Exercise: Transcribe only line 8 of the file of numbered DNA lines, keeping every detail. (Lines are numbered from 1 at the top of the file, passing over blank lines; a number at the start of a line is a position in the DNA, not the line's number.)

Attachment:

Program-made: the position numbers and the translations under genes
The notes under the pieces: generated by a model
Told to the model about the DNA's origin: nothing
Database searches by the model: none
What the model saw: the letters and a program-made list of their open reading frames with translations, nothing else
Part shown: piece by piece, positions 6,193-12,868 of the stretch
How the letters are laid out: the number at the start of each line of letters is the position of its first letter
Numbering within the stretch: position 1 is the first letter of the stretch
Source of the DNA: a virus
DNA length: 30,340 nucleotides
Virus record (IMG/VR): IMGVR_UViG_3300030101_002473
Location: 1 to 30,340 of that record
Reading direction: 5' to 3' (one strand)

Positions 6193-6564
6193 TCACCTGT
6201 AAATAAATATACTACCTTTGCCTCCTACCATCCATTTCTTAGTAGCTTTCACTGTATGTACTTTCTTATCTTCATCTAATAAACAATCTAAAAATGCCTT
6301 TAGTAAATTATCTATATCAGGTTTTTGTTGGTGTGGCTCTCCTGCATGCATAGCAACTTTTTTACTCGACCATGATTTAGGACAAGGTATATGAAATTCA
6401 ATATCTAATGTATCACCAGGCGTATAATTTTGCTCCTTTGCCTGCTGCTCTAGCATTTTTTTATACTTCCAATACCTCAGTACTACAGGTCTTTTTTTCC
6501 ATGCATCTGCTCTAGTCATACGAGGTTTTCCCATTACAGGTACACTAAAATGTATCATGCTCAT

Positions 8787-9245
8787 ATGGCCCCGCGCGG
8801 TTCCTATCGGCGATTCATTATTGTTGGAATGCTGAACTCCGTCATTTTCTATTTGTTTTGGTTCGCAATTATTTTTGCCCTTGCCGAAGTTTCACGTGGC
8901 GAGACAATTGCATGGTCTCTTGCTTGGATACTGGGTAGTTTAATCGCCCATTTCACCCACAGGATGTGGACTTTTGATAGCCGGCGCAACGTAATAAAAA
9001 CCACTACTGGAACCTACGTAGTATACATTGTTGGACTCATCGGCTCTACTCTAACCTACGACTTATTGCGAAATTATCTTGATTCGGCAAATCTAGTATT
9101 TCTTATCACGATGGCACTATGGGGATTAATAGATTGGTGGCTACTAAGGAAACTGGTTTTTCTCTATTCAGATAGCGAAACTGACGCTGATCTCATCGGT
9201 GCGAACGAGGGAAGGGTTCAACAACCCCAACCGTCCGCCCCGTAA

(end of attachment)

Numbering within the stretch: position 1 is the first letter of the stretch